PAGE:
March 1562 The Battle of Hadad

Hungarians vs. Hungarians: the army of Royal Hungary defeated the Transylvanians at Hadad 
Hadad castle (by Soós Elemér)
King Habsburg Ferdinand ruled Transylvania only between 1551 and 1556. His reign was finished when Queen Isabella and her son, János Zsigmond returned from Poland. Isabella took control over the Eastern parts of Hungary, and she reigned there until her death in 1559. Many people were upset because of her strong-handed rule, and the Hungarian Székely border guard warriors were among them because they had to pay taxes, too. It was against their traditional privileges. King Ferdinand took advantage of this unrest because he didn’t want to lose Transylvania for good. After Isabella’s death, the 19-year-old János Zsigmond sat on the throne. 
The “Hungaries” in 1550 (Royal Hungary; Eastern Hungary aka Transylvania; Ottoman Lands)
The bloody period called Dual Kingship was weakening and devastating Hungary because King Habsburg Ferdinand wanted to have the whole country, regardless of the Ottoman peril. The fight took a new turn in 1561 when Lord Balassa Menyhárt suddenly sided with Ferdinand. Balassa was controlling the Trans-Tisza River Region, and he joined forces with Zay Ferenc, Chief Captain of Upper Hungary at the beginning of 1562. They launched a campaign against Transylvania. Soon, they took the castles of Olcsva and Kovászó and seized the important towns of Nagybánya, Szatmár, and Németi. You can read more about Lord Balassa here:
Balassa succeeded in convincing Sulyok György, the captain of Hadad castle to side with King Ferdinand. At the same time, he tried to conquer the Partium Region between Transylvania and Royal Hungary. He also attempted to instigate the Székelys to rebel against the young János Zsigmond. (Please, note that I use the Oriental name order for Hungarian names.)
The tombstone of Balassa Menyhárt
Of course, János Zsigmond was not idle, either. He sent an army, led by Németi Ferenc and Báthori István against the intruders. (Note, it was Báthori who became king of Poland later.) They took the Transylvanian domains of Balassa, then they made Hadad castle surrender at the end of February. They did so to prevent the army of Balassa from marching in Transylvania. Here is more about Lord Németi’s life:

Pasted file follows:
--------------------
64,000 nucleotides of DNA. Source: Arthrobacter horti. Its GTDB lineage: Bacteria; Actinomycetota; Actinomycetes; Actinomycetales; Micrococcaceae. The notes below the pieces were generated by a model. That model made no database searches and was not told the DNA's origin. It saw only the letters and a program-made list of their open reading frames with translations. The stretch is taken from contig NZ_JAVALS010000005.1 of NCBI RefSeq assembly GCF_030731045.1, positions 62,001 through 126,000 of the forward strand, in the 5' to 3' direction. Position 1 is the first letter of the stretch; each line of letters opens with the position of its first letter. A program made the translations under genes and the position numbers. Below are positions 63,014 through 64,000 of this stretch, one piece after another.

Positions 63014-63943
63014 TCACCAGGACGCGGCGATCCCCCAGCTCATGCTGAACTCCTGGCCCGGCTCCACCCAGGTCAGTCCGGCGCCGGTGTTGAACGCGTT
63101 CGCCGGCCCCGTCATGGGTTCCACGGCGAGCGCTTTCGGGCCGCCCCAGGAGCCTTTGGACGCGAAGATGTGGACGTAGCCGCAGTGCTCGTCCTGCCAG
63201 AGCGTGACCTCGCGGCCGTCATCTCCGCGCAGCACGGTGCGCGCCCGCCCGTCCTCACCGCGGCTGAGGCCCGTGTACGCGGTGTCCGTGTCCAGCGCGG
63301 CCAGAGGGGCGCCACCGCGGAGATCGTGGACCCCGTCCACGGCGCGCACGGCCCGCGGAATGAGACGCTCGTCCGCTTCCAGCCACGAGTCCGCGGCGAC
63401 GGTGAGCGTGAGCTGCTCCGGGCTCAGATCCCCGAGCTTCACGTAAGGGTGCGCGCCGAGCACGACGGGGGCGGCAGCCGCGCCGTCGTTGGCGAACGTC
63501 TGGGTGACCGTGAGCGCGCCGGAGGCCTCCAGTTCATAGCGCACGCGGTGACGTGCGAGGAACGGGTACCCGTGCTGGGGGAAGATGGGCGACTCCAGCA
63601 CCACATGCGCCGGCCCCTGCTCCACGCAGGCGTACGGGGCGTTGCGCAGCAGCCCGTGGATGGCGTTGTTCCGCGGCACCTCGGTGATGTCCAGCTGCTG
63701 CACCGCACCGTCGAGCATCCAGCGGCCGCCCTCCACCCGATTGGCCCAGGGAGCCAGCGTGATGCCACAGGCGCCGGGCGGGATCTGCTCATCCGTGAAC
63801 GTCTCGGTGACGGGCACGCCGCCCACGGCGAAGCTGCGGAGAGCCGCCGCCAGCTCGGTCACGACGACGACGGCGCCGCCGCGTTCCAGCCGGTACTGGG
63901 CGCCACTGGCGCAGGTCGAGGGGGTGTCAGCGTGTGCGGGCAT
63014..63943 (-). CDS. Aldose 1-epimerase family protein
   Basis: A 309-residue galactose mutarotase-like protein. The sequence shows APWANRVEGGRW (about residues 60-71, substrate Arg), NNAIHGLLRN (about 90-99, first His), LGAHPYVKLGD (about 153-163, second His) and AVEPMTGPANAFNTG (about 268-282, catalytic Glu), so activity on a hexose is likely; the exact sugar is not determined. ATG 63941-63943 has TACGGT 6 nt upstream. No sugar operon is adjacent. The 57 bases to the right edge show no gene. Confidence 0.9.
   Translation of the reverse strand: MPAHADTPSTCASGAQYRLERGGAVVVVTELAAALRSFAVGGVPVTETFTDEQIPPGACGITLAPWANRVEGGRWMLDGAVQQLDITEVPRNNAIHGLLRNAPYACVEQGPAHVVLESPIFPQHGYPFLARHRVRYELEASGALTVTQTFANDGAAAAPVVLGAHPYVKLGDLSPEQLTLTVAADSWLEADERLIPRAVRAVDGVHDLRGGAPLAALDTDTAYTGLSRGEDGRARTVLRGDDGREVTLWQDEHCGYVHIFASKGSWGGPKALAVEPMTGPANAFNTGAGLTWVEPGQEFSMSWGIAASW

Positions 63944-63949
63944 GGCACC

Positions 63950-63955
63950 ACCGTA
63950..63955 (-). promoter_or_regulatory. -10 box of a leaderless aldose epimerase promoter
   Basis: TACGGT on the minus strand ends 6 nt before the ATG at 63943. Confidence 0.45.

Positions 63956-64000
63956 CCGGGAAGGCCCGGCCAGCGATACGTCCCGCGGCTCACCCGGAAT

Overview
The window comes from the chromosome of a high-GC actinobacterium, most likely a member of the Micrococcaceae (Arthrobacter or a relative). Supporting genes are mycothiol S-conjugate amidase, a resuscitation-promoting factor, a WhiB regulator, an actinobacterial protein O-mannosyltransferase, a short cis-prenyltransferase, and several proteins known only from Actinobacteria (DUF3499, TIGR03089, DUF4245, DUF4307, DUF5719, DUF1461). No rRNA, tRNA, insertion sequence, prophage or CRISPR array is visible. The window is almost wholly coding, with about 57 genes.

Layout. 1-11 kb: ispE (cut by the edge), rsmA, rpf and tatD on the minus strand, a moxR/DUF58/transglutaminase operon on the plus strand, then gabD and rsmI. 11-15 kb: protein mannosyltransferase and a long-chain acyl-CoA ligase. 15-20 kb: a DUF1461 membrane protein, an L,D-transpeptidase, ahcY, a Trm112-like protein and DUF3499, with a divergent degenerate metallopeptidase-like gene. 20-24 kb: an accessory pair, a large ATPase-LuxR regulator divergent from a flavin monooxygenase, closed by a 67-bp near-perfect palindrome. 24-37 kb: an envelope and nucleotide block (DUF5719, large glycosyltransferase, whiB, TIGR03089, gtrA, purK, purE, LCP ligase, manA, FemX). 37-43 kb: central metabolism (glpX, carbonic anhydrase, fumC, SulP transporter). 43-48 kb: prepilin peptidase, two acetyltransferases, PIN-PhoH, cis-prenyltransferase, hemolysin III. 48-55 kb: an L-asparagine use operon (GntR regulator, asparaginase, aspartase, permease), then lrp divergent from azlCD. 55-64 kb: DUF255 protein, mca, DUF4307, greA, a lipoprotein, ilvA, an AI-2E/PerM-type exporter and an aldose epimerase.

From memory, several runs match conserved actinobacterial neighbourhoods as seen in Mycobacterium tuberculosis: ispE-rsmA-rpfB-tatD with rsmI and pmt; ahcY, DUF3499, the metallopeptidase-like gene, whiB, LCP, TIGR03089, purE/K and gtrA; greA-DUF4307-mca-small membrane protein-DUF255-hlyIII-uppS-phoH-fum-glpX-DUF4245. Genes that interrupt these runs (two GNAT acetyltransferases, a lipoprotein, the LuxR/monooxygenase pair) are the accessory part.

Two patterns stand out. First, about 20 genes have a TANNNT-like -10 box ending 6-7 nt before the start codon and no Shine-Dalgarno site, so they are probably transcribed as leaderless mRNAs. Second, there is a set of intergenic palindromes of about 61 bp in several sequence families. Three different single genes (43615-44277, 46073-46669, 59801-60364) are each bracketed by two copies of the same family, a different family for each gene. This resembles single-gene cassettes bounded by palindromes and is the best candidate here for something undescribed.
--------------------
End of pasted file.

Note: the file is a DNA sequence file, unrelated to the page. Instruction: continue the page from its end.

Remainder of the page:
The statue of Némethi Ferenc in Tokaj

Balassa had to engage in a battle against the twice-larger Transylvanian army because he knew that János Zsigmond was also approaching with more soldiers. Also, the Ottoman allies of János Zsigmond, the troops of the Begler Beys of Buda, and Temesvár were coming. Némethi and Báthori agreed that it was better to accept a battle now because, in case of winning, they could receive the troops of János Zsigmond with this good news, and the Turks would need to turn back, too. 

Báthori István
The two armies clashed at the castle of Hadad. Balassa had just 4,000 Hungarian and German soldiers, but they were picked, seasoned ones. The Transylvanians had a double-sized army but there were many untrained peasants among them. Let us read how Forgách Ferenc recalled these events in his writings:
Cardinal Forgách Ferenc (1560-1615)
“When Ferdinand was informed about the escalating war, he issued an order to the counties, namely to send their troops to one place. Báthory István and Némethy Ferenc had 8,000 armed soldiers in their camp. János (Zsigmond) could not be there because he was sick, and stayed at Kolozsmonostor, near Kolozsvár. However, he tried to recruit soldiers from everywhere. He gave an order to his commanders to avoid all kinds of clashes because he wanted to lead them in battle when he could bring his reinforcement. But his opponents also knew about this, and they were in a hurry all the best.”